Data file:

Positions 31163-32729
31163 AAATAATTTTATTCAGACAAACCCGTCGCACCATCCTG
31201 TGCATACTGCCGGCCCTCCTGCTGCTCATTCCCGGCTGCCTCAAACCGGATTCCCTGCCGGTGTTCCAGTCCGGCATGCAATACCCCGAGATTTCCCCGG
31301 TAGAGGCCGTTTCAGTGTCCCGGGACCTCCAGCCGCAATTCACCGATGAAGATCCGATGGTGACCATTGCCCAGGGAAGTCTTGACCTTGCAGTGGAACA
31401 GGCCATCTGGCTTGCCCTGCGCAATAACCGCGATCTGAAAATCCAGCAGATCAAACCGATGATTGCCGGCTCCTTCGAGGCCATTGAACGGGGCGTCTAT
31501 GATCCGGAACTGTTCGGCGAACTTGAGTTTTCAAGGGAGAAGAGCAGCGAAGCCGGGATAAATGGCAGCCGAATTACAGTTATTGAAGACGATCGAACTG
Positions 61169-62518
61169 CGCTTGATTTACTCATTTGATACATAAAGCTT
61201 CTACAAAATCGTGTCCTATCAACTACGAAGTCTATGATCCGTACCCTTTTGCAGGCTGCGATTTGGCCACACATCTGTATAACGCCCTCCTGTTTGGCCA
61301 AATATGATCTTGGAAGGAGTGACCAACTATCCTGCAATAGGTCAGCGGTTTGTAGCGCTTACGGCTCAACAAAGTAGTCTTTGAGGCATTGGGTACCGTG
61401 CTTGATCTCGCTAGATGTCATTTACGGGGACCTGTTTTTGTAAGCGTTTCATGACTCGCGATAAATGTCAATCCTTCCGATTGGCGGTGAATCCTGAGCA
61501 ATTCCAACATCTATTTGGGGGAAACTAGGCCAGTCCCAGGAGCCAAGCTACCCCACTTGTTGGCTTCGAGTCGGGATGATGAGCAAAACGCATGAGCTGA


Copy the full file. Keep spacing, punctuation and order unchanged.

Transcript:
Positions 31163-32729
31163 AAATAATTTTATTCAGACAAACCCGTCGCACCATCCTG
31201 TGCATACTGCCGGCCCTCCTGCTGCTCATTCCCGGCTGCCTCAAACCGGATTCCCTGCCGGTGTTCCAGTCCGGCATGCAATACCCCGAGATTTCCCCGG
31301 TAGAGGCCGTTTCAGTGTCCCGGGACCTCCAGCCGCAATTCACCGATGAAGATCCGATGGTGACCATTGCCCAGGGAAGTCTTGACCTTGCAGTGGAACA
31401 GGCCATCTGGCTTGCCCTGCGCAATAACCGCGATCTGAAAATCCAGCAGATCAAACCGATGATTGCCGGCTCCTTCGAGGCCATTGAACGGGGCGTCTAT
31501 GATCCGGAACTGTTCGGCGAACTTGAGTTTTCAAGGGAGAAGAGCAGCGAAGCCGGGATAAATGGCAGCCGAATTACAGTTATTGAAGACGATCGAACTG
Positions 61169-62518
61169 CGCTTGATTTACTCATTTGATACATAAAGCTT
61201 CTACAAAATCGTGTCCTATCAACTACGAAGTCTATGATCCGTACCCTTTTGCAGGCTGCGATTTGGCCACACATCTGTATAACGCCCTCCTGTTTGGCCA
61301 AATATGATCTTGGAAGGAGTGACCAACTATCCTGCAATAGGTCAGCGGTTTGTAGCGCTTACGGCTCAACAAAGTAGTCTTTGAGGCATTGGGTACCGTG
61401 CTTGATCTCGCTAGATGTCATTTACGGGGACCTGTTTTTGTAAGCGTTTCATGACTCGCGATAAATGTCAATCCTTCCGATTGGCGGTGAATCCTGAGCA
61501 ATTCCAACATCTATTTGGGGGAAACTAGGCCAGTCCCAGGAGCCAAGCTACCCCACTTGTTGGCTTCGAGTCGGGATGATGAGCAAAACGCATGAGCTGA